RPG Reaches it’s first milestone. Looking for a few good gamers.

Hey everybody. Just wanted to toss this out there and say that I’ve released version 0.03 of the video game I’ve been working on. The game is based closely on the Gape’s Chronicles stories that I’ve been posting under the Free Stories tab on the menu bar.

Though it’s quite far from being a game, I am ready to start doing some bench testing for performance across different machines. I know the game runs on Linux, but it needs to be play-tested on Mac and Windows. I might open up a VM for windows testing, but it’s so much fun getting other people involved in the project so I can get extra feedback.

While the game is mostly incomplete, I’m working to get the basic functionality down before I start going crazy with assets, and there’s still quite a way to go. So far though, I’ve nailed down most of the camera movement, the bones for collecting items in the world, a menu system that currently powers the foraging functions and will later be home to NPC interaction, and more, along with some workflows for creating and importing various game assets from Blender and GIMP. So, while it isn’t much to look at for the moment, adding functionality is important at this point. It’s the “bones” of the game, to which the meat will later attach.

If you want to grab a copy and have a look about, I’ve made a download page for it on the Gecko Print Publishing website, and a little walk-thru/about type of video on YouTube. It’s available in Mac, Linux, and Windows versions, which I believe are all 64-bit, if you need a 32-bit build, just shoot me an email (spottedgeckgo@gmail.com) and let me know.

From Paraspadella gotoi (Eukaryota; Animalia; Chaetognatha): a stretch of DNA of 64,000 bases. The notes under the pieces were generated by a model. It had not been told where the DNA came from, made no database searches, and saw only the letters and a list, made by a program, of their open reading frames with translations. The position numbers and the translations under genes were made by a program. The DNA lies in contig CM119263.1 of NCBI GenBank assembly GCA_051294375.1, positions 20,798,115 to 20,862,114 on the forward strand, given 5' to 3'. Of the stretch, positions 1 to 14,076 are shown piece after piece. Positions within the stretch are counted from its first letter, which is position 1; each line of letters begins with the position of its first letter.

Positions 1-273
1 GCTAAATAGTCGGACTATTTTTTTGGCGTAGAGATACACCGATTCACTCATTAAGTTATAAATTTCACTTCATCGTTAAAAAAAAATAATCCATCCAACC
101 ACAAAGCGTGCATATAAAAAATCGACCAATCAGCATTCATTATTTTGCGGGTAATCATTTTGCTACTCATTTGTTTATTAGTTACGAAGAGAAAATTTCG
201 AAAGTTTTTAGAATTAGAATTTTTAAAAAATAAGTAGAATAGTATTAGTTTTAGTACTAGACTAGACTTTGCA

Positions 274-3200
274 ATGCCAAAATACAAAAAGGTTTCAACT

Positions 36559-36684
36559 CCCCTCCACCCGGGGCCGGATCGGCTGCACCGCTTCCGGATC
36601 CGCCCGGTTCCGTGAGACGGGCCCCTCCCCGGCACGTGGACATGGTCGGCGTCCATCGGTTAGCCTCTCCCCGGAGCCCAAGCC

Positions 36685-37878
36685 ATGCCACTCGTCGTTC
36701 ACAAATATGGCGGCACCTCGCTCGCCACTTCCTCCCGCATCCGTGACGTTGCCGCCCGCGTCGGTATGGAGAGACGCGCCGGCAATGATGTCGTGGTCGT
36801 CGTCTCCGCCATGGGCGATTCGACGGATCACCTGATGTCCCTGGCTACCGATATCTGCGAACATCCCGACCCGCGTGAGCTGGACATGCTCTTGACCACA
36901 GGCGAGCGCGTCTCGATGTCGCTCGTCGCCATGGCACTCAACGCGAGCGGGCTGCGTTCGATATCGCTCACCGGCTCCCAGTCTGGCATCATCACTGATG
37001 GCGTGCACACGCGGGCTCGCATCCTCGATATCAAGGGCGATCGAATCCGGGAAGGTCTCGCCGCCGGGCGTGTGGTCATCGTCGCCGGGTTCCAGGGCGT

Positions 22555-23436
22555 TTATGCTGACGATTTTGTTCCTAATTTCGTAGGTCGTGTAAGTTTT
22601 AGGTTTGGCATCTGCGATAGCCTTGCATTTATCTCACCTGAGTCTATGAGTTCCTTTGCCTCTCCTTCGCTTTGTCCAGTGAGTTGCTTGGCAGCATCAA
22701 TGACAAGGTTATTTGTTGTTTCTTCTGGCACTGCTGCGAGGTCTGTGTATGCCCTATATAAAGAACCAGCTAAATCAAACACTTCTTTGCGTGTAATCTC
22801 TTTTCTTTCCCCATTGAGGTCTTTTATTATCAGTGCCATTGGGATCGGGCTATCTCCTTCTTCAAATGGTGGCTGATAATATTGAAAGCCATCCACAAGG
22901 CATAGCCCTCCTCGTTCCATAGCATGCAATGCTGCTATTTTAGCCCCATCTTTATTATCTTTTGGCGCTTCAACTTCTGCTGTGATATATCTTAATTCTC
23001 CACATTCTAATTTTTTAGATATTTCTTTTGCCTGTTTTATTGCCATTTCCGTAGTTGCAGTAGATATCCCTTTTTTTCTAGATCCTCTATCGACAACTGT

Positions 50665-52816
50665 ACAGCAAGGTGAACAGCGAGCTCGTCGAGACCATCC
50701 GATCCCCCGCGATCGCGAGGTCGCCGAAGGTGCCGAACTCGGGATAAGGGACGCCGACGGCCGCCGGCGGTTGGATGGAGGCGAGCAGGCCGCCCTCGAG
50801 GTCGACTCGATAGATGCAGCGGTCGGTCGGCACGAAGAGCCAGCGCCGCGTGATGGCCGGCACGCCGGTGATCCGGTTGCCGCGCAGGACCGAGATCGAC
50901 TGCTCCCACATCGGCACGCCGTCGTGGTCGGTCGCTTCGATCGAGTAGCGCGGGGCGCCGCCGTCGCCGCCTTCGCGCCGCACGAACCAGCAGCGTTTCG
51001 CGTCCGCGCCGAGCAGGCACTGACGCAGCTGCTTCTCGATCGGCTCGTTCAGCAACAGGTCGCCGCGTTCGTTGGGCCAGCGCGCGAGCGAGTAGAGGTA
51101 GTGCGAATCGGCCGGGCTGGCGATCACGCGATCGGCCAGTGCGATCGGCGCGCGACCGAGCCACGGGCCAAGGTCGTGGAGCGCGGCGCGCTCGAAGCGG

What I’m looking for

Anyone who likes can download the game and give me some feedback at their leisure, but I’m also looking for a couple of specific things. First is the frame-rate. I’ve made this part super easy, as the FPS figure is displayed in the top-left corner of the screen, as in the following image:

Combined with a little bit of information about the computer you are running the game on, knowing this number on start-up or at various different places will help tremendously with keeping the graphics humble enough to ensure smooth running, even on dated machines.

What kind of information? The basic necessities are the processor and graphics information, i.e. CPU, GPU, and Video RAM. I think most of this can be handled in windows with a screenshot of the system information. In Linux, it’s the output of two commands, as shown here:

On Mac, I have no idea, but Googling “system information for Mac” and “Graphics information for Mac” should provide some insight.

By comparing the FPS from the game with the above information, I will be able to see what is working or dragging on various systems, or at least infer if the graphics are eating up too many compute cycles. To any die-hard gaming, the above specs might make you giggle, but this is what runs my laptop, and it’s the current baseline that I’m using for game performance.